Washington SyCip, Grand Old Man of PH business, 96
Published: 11:05 a.m., Oct. 8, 2017 | Updated: 12:53 a.m., Oct. 9, 2017
The business community and civil society are mourning the death of the “Grand Old Man of Philippine Business,” Washington SyCip, founder of SGV & Co.
SyCip, 96, died on Saturday night aboard Philippine Airlines Flight No. 126 (MNL/YVR/JFK) as the plane was heading to Vancouver Airport.
He was traveling with his son George Sycip and an assistant, Roberto Cabilles.
His remains as of Sunday were at Richmond General Hospital in British Columbia, Canada.
“He lived a very full and meaningful life,” former Finance Secretary Cesar Purisima said in a social media post early Sunday morning.
“We will miss you, WS,” said Purisima, who was mentored by SyCip during the former’s years at the auditing and consulting firm.
Malacañang on Sunday extended its condolences to the family of SyCip.
Presidential spokesperson Ernesto Abella said SyCip was a “respected voice in corporate governance” and a “staunch believer in Filipino talent.”
His counsel was widely sought by Philippine leaders and by companies, both local and foreign. He was also a widely respected voice advocating good corporate governance and minority rights.
Philippine Stock Exchange chair Jose Pardo said SyCip’s passing was a big loss to the business community.
“Wash had the rare ability to keep things simple and often, quick to share his wisdom, embellished with wit and humor. He will be missed,” Pardo added.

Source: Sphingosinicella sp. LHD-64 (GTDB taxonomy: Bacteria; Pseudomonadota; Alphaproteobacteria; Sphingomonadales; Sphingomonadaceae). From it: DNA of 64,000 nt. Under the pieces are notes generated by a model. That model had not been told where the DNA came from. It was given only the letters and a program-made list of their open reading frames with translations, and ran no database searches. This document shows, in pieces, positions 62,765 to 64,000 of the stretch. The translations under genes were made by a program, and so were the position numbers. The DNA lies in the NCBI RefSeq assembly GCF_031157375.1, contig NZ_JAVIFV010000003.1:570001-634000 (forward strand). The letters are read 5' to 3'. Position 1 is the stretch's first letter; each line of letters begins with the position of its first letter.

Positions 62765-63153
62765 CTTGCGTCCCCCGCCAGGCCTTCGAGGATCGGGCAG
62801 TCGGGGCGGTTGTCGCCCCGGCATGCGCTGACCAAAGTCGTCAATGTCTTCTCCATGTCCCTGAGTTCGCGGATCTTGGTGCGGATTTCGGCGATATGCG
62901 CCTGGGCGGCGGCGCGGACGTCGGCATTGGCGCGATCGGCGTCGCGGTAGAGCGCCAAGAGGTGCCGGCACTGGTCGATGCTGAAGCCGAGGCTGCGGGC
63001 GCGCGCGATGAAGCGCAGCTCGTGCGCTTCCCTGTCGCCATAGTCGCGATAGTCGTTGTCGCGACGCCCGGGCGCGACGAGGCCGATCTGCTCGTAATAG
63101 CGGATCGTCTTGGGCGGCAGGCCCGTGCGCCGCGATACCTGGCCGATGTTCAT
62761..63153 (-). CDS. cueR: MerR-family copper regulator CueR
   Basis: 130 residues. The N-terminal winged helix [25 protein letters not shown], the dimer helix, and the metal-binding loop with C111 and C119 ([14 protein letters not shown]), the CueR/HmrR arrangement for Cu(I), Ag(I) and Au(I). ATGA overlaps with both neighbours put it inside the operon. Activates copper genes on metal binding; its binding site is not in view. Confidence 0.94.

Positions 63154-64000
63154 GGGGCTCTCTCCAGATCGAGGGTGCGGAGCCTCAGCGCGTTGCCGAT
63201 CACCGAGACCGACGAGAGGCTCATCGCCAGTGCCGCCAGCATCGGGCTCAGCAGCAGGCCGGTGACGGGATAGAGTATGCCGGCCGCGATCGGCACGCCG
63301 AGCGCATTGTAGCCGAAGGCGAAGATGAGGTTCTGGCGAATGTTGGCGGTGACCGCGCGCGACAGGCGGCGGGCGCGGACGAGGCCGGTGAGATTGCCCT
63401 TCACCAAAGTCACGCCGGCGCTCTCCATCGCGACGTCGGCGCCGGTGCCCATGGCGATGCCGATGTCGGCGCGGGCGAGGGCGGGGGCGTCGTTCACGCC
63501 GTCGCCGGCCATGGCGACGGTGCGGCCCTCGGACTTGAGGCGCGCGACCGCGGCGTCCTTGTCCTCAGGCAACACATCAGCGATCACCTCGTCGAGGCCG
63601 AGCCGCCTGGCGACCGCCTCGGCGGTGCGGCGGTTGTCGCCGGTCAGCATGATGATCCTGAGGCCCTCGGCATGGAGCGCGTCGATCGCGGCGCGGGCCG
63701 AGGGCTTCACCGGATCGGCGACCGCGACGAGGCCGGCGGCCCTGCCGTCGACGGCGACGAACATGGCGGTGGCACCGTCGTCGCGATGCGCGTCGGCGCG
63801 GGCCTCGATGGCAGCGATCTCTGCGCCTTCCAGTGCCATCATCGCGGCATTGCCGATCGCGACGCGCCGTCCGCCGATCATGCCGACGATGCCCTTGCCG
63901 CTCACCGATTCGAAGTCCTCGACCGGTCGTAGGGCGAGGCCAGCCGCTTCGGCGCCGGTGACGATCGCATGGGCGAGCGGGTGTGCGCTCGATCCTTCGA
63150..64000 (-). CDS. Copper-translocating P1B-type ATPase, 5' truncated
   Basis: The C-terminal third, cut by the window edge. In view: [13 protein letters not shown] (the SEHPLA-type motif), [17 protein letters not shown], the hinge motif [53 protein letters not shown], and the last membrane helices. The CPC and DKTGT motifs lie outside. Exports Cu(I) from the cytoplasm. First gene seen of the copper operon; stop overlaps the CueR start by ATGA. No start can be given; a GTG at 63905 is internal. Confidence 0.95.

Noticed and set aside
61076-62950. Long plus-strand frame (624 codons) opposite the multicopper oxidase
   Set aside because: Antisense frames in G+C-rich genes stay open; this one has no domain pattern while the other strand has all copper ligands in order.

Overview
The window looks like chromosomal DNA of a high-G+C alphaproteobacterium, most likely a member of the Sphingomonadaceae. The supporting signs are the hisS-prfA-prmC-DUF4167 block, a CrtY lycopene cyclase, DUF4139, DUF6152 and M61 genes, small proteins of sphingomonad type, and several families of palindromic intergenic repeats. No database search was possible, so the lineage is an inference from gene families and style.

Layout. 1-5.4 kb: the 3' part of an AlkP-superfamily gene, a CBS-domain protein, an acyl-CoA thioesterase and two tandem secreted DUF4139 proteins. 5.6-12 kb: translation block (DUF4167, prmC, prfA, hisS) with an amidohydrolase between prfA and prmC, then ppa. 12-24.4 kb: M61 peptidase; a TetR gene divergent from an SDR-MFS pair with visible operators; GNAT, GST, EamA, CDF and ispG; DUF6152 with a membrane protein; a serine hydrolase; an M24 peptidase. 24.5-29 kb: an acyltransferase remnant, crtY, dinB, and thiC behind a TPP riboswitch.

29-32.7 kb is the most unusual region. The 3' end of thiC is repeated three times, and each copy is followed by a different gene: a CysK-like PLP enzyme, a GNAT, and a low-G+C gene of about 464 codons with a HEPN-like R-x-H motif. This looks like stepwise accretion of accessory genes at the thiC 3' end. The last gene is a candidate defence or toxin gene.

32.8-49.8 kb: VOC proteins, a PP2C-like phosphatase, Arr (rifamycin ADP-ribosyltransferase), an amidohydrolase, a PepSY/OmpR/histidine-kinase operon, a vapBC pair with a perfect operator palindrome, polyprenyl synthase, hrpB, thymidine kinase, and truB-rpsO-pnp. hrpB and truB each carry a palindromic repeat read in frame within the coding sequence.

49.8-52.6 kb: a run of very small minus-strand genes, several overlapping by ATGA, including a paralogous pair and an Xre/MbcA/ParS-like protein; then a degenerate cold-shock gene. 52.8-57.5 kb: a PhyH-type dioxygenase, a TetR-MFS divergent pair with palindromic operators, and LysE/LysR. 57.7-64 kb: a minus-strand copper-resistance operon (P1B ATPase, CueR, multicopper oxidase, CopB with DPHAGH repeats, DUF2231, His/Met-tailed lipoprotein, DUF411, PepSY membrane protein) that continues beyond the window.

BDO chair Teresita Sy-Coson said SyCip had been a highly valued adviser to the board of directors of BDO Unibank.
‘Only a bookkeeper’
Rene Almendras, head of AC Infrastructure, said it was a sad day for a grateful nation: “Mr. Wash SyCip was an inspiration and a guide.”
In the foreword by former SGV chair David Balangue to SyCip’s biography, “Wash: Only a Bookkeeper,” he was described as “any or all of the following: father figure, school principal, mentor, conscience, critic, friend and standard of integrity.”
SyCip retired from SGV at the age of 75 in 1996.
SGV—originally established in 1946 as W. SyCip & Co. and eventually renamed SyCip Gorres Velayo & Co. (SGV & Co.)—is now the Philippines’ largest multidisciplinary professional services company with eight offices across the country, employing nearly 6,000 professionals.